How Important Is Second-Price Auction in Online Ads?

By Marianne Chrisos - Last Updated on August 9, 2019
Second Price Auction in Online Ads

Digital advertising is a crucial element in most business’s marketing strategy. The online research that customers do is essential in their purchasing decisions, and brands need to be a part of this initial online research. In addition to SEO, direct mail, print pieces, and email campaigns, digital advertising makes up a large chunk of the efforts and budgets of marketing teams.

Digital ads are so important to businesses that many have abandoned traditional media altogether to have the budget to appear in more internet searches for relevant market segments. WordStream supports the heavy emphasis on digital presence by noting that appearing in mobile search ad results can increase brand awareness by 46%. Many ad buyers and marketing teams look to programmatic ad buying to help guide their ad purchasing to ensure that they are getting the best visibility.

According to Digiday, “Programmatic ad buying typically refers to the use of software to purchase digital advertising…Real-time bidding is a type of programmatic ad buying, but it isn’t the only one. RTB refers to the purchase of ads through real-time auctions, but programmatic software also allows advertisers to buy guaranteed ad impressions in advance from specific publisher sites. This method of buying is often referred to as ‘programmatic direct.’” It also allows for brands to segment their messaging so that the websites and publishers they appear with are likely being seen by people with the same characteristics and demographic qualities as the advertiser had identified in their target market.

This is important to brands because it increases accuracy, efficiency, and reliability, which can all lead to getting in-market messaging in front of more relevant customers.

The difference between the first price and second-price auction

Clearcode explains it like this: “In real-time bidding (RTB), the second-price auction gives the winner a chance to pay a little less than their original submitted offer. Instead of having to pay the full price, the winning bidder pays the price offered by the second-highest bidder plus $0.01. The final price of the impression is known as the clearing price.”

It would look like this:

If Advertiser A bids $10 dollars per thousand impressions (CPM) and Advertiser B bids $7 dollars, a second-price auction means that Advertiser A wins the ad space, but only pays what Advertiser B bid and was willing to pay.

Previously, this meant that advertisers could confidently bid high in order to secure ad space and know they’d likely end up paying less. It also meant that publishers were able to see what people were willing to pay – what’s called the “private value” of a bid. This meant that businesses could more accurately assess what companies were willing to pay overall and set a “floor” price – the price that advertisers had to bid above to have a chance to win the auction and the ad space. In a second-price auction, this is unknown to buyers of ad space.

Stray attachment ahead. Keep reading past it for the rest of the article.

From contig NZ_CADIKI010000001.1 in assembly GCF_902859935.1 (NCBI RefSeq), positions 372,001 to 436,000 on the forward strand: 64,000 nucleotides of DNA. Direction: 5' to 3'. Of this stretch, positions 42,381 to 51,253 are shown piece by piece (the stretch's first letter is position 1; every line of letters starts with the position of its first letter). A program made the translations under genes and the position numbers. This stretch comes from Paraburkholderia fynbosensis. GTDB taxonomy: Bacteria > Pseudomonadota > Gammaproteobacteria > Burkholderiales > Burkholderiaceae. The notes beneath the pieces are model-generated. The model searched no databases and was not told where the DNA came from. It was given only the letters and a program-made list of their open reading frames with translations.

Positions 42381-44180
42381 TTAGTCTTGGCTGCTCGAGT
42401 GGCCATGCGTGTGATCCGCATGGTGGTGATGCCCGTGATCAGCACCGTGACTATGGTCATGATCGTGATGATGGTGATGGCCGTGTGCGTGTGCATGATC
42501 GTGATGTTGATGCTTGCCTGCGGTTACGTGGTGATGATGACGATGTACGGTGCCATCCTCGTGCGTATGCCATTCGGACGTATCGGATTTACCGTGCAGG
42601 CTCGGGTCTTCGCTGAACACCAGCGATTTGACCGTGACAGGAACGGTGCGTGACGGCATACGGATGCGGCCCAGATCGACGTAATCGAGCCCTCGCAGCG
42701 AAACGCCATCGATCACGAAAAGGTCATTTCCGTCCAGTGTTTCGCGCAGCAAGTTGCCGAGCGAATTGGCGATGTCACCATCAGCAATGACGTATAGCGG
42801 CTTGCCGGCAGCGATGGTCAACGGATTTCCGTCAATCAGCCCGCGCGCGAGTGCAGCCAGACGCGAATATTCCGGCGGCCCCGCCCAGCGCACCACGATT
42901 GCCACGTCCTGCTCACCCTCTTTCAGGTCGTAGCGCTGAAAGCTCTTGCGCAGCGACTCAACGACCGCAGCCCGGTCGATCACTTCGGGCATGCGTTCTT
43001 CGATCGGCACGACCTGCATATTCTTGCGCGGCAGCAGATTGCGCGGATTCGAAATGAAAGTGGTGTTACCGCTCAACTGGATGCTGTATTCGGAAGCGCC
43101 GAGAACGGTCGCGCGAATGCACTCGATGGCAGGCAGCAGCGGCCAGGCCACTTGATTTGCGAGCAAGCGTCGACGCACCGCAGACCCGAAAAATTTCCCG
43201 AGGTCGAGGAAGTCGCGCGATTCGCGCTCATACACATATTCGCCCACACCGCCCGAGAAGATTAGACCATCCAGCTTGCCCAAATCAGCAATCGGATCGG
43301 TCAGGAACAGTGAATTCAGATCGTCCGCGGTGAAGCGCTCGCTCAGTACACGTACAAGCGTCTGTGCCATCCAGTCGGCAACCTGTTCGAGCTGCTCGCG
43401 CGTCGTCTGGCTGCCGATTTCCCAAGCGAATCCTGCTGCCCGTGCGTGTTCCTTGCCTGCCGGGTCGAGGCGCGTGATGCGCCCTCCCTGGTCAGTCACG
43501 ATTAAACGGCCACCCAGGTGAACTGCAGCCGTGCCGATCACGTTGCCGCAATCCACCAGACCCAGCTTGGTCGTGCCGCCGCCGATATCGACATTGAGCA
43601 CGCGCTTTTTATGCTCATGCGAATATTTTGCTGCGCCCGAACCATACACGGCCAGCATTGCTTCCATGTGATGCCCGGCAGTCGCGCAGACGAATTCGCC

Because of this, in 2019, a shift in the programmatic advertising market meant that publishers began moving towards a first-price model. Clearcode notes, “A lack of transparency is commonly cited as one of the main woes of programmatic RTB. Because of certain inconsistencies in the ways various exchanges manage auctions, there is a popular trend towards first-price auctions as an alternative, in a bid to create an even playing field for everyone… The first-price auction allows both buyers and sellers to see the actual cost of the impression and the fees taken by the SSP/ad exchange will at least be known. The winning price is exactly what the advertiser agreed on, but there is a risk of overpaying for impressions.”

First price model auctions mean that advertisers who have been participating in the second-price auction have to rethink their advertising strategy and overall budgets. It increases general transparency, which is important in maintaining a truly competitive landscape between businesses, but it also means that advertisers may be paying more than they have in the past.

Programmatic advertising continues to offer marketers a fast and easy way to get in front of relevant audiences and appear in searches. There is, however, a number of elements that are still unknown and murky for buyers in the world of real-time bidding in programmatic advertising. There are excellent benefits – including speed, access to audiences, and the ability to optimize in real-time – but there are also some points of contention that advertisers struggle with but continue to endure so that they can remain competitive. Some parts of the programmatic ad model are changing, to the benefit of both the buyer and seller of ad space, but the future of how digital ads are bought and programmatic advertising functions are not set in stone and will likely continue to be influenced by available technology and market demands.

Marianne Chrisos | Born in Salem, Massachusetts, growing up outside of Chicago, Illinois, and currently living near Dallas, Texas, Marianne is a content writer at a company near Dallas and contributing writer around the internet. She earned her master's degree in Writing and Publishing from DePaul University in Chicago and has worked in publishing, advertising, digital marketing, and content strategy.

Marianne Chrisos | Born in Salem, Massachusetts, growing up outside of Chicago, Illinois, and currently living near Dallas, Texas, Marianne is a content writer at a c...

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